PA FRS TPA
                                                                                                                                                          GA TPA
                                         Components




                                                                                                                                                          4
 mixed with other data, will be identified. If one party wishes to exclude a specific use that
 would otherwise be enabled by the exchange, it should be addressed. For example, in
 providing non-mandatory data, states have indicated in a PPA that EPA may not use the
 data for program evaluation.
 Dispute Resolution. The agreement describes procedures for settling disputes related to
 the terms of the agreement.
                                                                                                                                                                     16
                                                                                                                                                                   X
                                                                                                                                                                   above,
 Data Reconciliation - Processes to be used reconcile data should errors occur                                       X33                   X              X         27              X            X
                                                                                                                                                                   above


 Data Elements- Checklists for required data elements for major programs that should be
 included in agreements Data element checklists for TPAs for major program areas,
 developed in conjunction with Templates in these areas, would also promote consistency           34                 35
                                                                                                                                                                                    X            X36
 and facilitate TPA development by simplifying the process of determining what data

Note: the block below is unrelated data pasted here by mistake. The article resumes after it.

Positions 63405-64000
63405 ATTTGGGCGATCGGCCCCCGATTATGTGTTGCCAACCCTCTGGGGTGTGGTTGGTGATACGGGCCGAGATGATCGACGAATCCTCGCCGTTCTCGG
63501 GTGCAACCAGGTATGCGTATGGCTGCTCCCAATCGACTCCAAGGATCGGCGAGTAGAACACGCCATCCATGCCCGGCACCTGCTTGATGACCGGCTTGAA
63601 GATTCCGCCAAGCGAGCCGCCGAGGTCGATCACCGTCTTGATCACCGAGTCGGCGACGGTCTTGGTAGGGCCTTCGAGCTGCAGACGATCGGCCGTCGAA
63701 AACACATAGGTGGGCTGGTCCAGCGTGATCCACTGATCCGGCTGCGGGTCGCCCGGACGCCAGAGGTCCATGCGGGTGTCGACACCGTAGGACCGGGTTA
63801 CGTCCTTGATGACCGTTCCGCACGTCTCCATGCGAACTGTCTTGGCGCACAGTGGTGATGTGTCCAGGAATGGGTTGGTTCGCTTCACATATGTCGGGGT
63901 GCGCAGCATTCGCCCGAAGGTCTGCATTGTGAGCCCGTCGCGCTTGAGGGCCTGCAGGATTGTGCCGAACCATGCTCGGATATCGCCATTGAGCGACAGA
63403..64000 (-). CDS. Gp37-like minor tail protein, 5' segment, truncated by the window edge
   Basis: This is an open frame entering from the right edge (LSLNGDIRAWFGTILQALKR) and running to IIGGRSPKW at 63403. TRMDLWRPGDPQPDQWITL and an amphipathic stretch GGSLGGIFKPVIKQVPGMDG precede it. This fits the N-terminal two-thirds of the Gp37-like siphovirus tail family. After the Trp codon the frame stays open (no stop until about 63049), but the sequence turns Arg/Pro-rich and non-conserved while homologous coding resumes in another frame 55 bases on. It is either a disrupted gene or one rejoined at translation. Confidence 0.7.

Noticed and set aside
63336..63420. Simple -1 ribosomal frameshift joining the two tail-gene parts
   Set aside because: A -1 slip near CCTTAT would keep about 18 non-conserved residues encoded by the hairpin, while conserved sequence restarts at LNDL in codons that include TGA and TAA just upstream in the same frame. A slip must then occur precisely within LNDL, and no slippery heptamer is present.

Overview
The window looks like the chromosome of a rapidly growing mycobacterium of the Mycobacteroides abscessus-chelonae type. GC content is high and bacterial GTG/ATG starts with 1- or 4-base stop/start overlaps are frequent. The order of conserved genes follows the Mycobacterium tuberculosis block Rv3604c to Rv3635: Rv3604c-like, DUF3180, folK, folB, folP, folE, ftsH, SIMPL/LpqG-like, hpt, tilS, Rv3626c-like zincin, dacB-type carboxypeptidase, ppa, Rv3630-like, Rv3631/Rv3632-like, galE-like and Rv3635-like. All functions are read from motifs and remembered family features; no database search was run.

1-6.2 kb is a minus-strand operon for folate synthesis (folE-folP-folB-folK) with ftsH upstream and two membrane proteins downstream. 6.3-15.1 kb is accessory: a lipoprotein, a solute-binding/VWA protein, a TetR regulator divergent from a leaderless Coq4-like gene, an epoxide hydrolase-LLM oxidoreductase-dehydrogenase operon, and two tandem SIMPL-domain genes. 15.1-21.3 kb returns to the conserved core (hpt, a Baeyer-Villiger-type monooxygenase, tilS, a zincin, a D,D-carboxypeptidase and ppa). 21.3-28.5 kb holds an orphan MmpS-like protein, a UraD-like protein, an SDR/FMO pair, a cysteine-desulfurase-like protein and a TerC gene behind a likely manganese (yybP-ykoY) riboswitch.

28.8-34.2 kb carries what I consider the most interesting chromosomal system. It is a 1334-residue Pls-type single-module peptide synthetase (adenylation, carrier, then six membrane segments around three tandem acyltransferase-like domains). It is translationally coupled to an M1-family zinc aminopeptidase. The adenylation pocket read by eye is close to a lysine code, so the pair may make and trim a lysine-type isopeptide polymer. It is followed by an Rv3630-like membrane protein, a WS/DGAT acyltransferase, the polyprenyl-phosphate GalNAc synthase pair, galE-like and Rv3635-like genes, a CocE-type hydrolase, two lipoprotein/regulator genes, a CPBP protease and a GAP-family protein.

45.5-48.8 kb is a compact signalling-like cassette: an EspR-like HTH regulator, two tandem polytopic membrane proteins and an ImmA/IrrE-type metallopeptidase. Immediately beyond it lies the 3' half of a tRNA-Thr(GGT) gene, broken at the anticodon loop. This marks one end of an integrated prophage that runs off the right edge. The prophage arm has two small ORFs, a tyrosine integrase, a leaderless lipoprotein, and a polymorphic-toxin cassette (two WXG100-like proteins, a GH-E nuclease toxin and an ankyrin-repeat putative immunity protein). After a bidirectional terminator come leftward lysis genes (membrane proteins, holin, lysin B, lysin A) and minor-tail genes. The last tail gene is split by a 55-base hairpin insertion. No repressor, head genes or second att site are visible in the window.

should be covered. These checklists can be easily developed based on lists of national
 system requirements that already exist.
 Parallel Paper Transactions - Any expectations for exchange of documents on paper in
 addition to electronic format for a portion of or the entire duration of the TPA are outlined
 in this section.




33
  Reflecting the shared nature of FRS data, the Georgia, Delaware, Pennsylvania and Nebraska FRS TPAs all include standard language that indicates that the primary party will
resolve reconciliation issues where only that party has the primary environmental interest, but both parties will work together where they both have a primary interest.
34
     The Delaware RCRAInfo TPA does not explicitly define the data elements to be exchanged but instead references the State-EPA MOU.
35
  The Georgia, Delaware and Virginia TPAs included the inserted the relevant XML schemas as attachments, but did not further describe those elements that would not be
supported.
36
  The Nebraska and Pennsylvania FRS TPAs included a detailed chart outlining the data elements to be exchanged and whether or not the data point will be supported by the
State. This maximizes the detail available to the information users.



APRIL 16, 2004                                                                          PAGE 28                                                                                         PREPARED BY WINDSOR SOLUTIONS, INC.
                                                                                                                                      TRADING PARTNER AGREEMENTS - ANALYSIS AND RECOMMENDATIONS



                                                                                                                                                                                                         Flow Configuration
                                                                                                                                     Trading Partner Agreements